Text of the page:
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About this product
- DescriptionNorthwest Coast peoples were maritime engineers who mastered the art of building dugout caes from gigantic red cedars, using only tools made from bone, stone, and wood. Ubiquitous, these elegant craft were used for everyday and ceremonial purposes, for fishing, hunting and trading, for feasting and potlatching, and in warfare -- they were the keys that unlocked the treasure chest of the North Pacific. Bill Reid and the Haida Cae tells the story of the Northwest Cae from its zenith in pre-contact times, through its decline in the late nineteenth century, to its revival in Lootaas (Wave Eater) which Bill Reid built for Expo '86, to its culmination with the Tribal Cae Journeys of the twenty-first century and The Spirit of Haida Gwaii sculptures. Bill Reid expressed awe for the traditional Haida cae and what it represents visually, symbolically, and culturally. In his words, Western art starts with the figure -- West Coast Indian art starts with the cae . The successive journeys of Lootaas were significant stages in Bill Reid's work, which culminated with the iconic sculpture The Spirit of Haida Gwaii, a monumental bronze cae filled to overflowing with creatures of Haida mythology (currently featured on the Canadian twenty-dollar bill). As a final creative act Bill Reid requested that, at the end of his life, his ashes be transported in Lootaas paddled by a crew of his Haida friends and relatives to Tanu, his grandmother's village in Gwaii Haanas. The story is told through writings and artworks by Bill Reid, vivid photographs by Phillip Hersee, Ulli Steltzer, Robert Semeniuk and others, texts by James Raffan, Martine J. Reid, and Mike Robinson and first-hand accounts by First Nations paddlers. This is a companion book to the Bill Reid and the Haida Cae exhibition mounted by the Bill Reid Gallery of Northwest Coast Art and touring to the Canadian Cae Museum in Peterborough, Ontario.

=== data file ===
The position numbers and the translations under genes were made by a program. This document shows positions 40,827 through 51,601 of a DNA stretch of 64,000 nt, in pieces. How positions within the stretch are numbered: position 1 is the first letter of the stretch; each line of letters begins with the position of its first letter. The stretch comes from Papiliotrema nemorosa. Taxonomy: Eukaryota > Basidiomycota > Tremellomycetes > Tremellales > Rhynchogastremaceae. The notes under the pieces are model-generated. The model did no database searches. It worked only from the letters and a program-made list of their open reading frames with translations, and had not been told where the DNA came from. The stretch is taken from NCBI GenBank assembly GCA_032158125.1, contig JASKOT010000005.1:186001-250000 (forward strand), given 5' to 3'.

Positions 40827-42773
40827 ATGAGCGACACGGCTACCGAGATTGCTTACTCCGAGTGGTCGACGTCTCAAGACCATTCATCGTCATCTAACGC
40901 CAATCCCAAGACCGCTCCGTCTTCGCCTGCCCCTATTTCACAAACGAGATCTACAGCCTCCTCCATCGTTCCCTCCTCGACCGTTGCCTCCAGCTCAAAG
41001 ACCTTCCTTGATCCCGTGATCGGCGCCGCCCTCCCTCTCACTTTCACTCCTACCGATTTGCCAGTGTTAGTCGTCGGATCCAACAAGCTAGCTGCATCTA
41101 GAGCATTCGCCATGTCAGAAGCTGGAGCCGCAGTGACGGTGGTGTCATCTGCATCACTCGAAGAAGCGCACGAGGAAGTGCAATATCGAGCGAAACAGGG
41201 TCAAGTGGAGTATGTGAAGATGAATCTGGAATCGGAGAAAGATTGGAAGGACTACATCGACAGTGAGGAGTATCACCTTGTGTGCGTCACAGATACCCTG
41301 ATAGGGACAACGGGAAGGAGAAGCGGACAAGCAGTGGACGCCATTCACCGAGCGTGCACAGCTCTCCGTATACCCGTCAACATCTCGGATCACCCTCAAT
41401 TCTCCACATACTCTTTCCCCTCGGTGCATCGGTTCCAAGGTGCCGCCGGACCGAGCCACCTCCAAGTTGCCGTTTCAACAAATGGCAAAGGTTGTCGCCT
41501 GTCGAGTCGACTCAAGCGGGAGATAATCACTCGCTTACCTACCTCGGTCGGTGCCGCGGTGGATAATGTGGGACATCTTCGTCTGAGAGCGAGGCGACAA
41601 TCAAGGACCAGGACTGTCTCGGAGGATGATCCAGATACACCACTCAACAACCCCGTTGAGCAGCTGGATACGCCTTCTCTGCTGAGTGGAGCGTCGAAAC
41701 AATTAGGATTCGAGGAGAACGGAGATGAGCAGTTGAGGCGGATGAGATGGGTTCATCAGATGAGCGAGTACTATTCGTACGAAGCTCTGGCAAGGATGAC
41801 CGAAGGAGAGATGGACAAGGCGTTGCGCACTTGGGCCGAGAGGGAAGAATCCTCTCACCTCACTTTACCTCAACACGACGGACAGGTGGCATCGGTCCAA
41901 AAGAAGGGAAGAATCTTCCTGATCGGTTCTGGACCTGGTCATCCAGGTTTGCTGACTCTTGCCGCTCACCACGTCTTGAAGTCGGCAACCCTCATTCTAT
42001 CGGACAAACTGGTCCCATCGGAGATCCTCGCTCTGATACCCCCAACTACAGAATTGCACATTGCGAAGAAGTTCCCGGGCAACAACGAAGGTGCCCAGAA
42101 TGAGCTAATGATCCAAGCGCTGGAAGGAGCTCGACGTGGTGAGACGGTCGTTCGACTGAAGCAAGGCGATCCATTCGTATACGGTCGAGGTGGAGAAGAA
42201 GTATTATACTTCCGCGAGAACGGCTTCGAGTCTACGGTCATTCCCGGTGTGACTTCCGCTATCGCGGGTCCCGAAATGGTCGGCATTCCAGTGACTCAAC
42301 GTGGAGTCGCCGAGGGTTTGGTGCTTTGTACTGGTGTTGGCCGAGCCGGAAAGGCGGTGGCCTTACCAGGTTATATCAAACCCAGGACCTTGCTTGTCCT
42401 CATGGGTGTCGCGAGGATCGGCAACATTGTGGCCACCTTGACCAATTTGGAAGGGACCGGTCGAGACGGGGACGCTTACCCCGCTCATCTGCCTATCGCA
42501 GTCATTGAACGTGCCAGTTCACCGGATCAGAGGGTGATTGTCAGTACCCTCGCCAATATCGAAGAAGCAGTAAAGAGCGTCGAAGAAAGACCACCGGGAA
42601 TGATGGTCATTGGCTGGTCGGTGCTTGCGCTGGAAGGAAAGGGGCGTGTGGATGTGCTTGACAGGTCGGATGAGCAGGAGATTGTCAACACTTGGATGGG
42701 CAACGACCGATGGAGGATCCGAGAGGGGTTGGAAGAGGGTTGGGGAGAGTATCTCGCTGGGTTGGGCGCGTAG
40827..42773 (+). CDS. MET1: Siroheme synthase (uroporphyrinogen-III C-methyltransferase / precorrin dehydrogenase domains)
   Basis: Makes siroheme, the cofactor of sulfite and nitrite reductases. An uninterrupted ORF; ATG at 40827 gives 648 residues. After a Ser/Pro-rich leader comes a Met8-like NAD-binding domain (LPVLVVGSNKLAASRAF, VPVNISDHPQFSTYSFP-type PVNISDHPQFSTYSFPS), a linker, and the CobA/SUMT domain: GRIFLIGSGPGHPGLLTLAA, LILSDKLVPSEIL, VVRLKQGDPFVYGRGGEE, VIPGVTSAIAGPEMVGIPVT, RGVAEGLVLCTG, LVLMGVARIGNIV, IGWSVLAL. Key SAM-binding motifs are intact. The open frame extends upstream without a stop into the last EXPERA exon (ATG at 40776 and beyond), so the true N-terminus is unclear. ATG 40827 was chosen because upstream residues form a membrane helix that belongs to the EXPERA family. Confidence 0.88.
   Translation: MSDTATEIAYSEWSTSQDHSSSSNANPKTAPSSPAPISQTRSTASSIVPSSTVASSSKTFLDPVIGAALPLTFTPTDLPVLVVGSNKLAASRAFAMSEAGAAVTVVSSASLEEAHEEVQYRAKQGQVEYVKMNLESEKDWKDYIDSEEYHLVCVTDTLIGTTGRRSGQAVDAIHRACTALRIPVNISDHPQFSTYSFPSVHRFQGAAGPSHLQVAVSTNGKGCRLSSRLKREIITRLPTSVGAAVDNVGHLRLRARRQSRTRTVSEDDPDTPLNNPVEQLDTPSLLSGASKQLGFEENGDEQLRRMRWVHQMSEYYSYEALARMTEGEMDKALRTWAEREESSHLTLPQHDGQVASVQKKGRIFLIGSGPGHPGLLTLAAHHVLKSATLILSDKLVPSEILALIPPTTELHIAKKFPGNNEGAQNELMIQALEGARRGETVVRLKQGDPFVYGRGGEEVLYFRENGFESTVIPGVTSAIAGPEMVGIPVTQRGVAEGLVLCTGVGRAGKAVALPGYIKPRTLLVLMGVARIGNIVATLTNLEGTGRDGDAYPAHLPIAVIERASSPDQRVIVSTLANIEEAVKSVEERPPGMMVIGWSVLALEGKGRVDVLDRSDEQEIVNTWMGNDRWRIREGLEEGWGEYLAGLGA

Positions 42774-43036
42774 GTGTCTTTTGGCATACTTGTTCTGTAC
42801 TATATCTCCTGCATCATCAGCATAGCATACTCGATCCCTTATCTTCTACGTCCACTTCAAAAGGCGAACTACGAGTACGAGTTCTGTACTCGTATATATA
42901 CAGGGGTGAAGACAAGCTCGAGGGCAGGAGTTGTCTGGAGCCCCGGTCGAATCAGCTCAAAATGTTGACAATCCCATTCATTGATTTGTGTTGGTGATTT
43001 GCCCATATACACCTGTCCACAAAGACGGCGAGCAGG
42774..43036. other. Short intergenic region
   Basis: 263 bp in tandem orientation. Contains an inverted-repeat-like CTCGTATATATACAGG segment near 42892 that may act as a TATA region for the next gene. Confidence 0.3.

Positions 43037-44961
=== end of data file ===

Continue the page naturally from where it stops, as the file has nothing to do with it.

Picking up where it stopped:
- Author BiographyMartine J Reid is Director of Content and Research at the Bill Reid Gallery of Northwest Coast Art in downtown Vancouver, BC. She was married to Haida carver Bill Reid, who died in 1998.
- PublisherHarbour Publishing
- Date of Publication02/04/2012
- SubjectIndividual Artists / Art Monographs
- Country of PublicationCanada
- ImprintHarbour Publishing
- Content Note100 b/w & colour photos
- Weight508 g
- Width280 mm
- Height215 mm
- Spine13 mm
- Edited byMartine J. Reid
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